The third factor in determining the amount of calories you need in a day is the thermic effect of your food. This is the amount of energy your body uses to digest the food you eat. Our body uses energy to break food down into their basic elements in order to be utilized properly. The number of calories burned digesting food each day can be calculated by multiplying the number of calories consumed by .10 or 10 percent.

Now that we know what a calorie is and how our body utilizes this energy, we need to take a look at how much we actually consume. Our body needs fuel, but what happens if we give it too much? The number of calories you need to maintain your current weight will vary from person to person, and as we’ve seen physical activity, the thermic affect of food and your BMR will all have an impact on the number of calories you need.

Knowing the number of calories your body burns in a day is important. This is a crucial step in learning how to lose weight and keeping it off. Now it’s simply a matter of calculating how many calories you are taking in. If you consume more calories than your body needs, or burns in a day, you’re going to gain weight. If you consume fewer calories, you’ll lose weight. It’s that simple. For every 3,500 calorie deficit you create, you will lose one pound. For example, let’s say you have calculated that you need 2,200 calories each day just to maintain your current weight. If you reduce your daily caloric intake to 1,700 calories, you’ve created a 500 calorie deficit. If you keep this up for a week, you will have created a deficit of 3,500 calories (500 X 7) and this will translate into one pound of lost weight. On the other hand, if you eat more than the 2,200 calories your body needs, you’ll gain a pound for every 3,500 excess calories consumed.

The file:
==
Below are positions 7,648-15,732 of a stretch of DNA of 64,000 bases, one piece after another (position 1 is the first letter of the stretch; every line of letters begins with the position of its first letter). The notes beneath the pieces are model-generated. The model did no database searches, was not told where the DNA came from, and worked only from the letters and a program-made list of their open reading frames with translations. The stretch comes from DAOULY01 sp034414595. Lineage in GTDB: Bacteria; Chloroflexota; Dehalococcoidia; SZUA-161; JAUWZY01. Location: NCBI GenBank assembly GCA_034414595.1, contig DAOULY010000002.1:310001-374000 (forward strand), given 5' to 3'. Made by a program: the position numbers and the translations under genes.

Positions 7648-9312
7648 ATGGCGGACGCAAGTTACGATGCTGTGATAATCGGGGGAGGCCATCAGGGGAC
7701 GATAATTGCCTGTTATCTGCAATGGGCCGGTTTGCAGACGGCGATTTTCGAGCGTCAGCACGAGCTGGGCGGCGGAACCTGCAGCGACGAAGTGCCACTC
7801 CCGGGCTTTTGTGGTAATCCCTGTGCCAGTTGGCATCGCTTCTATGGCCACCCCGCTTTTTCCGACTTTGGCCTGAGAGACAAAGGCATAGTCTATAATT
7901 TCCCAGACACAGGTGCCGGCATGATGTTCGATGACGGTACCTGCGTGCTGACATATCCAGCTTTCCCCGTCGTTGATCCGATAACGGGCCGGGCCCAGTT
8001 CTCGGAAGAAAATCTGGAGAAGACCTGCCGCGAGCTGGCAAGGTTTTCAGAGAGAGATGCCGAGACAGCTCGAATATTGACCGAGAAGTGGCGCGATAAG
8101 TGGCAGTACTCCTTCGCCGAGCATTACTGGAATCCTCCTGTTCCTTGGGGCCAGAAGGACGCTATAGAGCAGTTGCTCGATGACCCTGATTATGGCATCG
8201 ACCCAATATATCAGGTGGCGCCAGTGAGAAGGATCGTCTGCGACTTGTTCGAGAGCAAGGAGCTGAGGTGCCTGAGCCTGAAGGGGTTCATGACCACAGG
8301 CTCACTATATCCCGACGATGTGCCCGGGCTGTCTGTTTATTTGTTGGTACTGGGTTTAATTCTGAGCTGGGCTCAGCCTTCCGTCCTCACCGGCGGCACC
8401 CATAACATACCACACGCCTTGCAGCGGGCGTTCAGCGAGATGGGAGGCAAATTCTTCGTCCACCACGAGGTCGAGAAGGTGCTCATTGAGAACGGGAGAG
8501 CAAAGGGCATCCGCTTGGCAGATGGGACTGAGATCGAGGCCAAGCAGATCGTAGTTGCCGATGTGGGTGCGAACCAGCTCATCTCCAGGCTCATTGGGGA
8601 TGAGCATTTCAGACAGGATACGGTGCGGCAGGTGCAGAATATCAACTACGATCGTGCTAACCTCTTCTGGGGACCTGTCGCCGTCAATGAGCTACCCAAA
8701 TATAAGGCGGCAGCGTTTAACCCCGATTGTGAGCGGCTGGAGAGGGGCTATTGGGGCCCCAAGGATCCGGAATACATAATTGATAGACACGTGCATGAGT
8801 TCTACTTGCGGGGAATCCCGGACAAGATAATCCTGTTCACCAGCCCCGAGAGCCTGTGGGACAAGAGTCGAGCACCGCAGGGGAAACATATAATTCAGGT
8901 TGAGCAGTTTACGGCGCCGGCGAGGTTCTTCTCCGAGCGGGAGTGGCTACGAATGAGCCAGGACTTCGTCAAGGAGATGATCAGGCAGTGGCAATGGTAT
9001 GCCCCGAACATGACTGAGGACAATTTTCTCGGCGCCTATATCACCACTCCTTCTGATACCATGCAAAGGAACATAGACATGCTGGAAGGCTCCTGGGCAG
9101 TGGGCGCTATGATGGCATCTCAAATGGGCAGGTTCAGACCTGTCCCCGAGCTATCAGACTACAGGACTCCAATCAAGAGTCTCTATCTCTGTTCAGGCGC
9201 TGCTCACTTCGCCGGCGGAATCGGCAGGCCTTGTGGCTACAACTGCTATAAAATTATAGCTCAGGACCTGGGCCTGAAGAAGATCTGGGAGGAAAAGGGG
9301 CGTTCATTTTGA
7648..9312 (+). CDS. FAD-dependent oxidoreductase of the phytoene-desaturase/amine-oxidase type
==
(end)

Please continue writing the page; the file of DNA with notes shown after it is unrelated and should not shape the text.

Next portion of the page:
You now know the mechanics of calories in vs. calories out and how that translates into either weight loss or weight gain, or simply maintaining your current weight. Adjusting your intake of calories is an effective way to lose weight, but it’s not the only way. As we’ve already seen, we need to create a calorie deficit of 3,500 calories for every pound of body weight we want to lose. This deficit can also be created, or increased, by expending more energy through increased physical activity.

Incorporating exercise into your daily routine can easily up the amount of calories your body needs and will help create a larger deficit for faster weight loss. Moderate walking can burn approximately 300 calories per hour, low-impact aerobics 350 calories and general circuit training 550.

By combining a healthy low-calorie diet and plenty of physical activity, one can reasonably expect to loose two to three pounds a week by creating a calorie deficit of 1500 calories per day. Most experts advise against losing more than 3 pounds per week, but many weight loss programs have far exceeded this number. In fact, in the first week or two of any diet, it’s not unusual to lose 5 to 10 pounds. Whatever your weight loss goals may be, adjusting your calorie intake and expenditure will result in successful weight loss.

One of our Favorite Ways to Get Moving!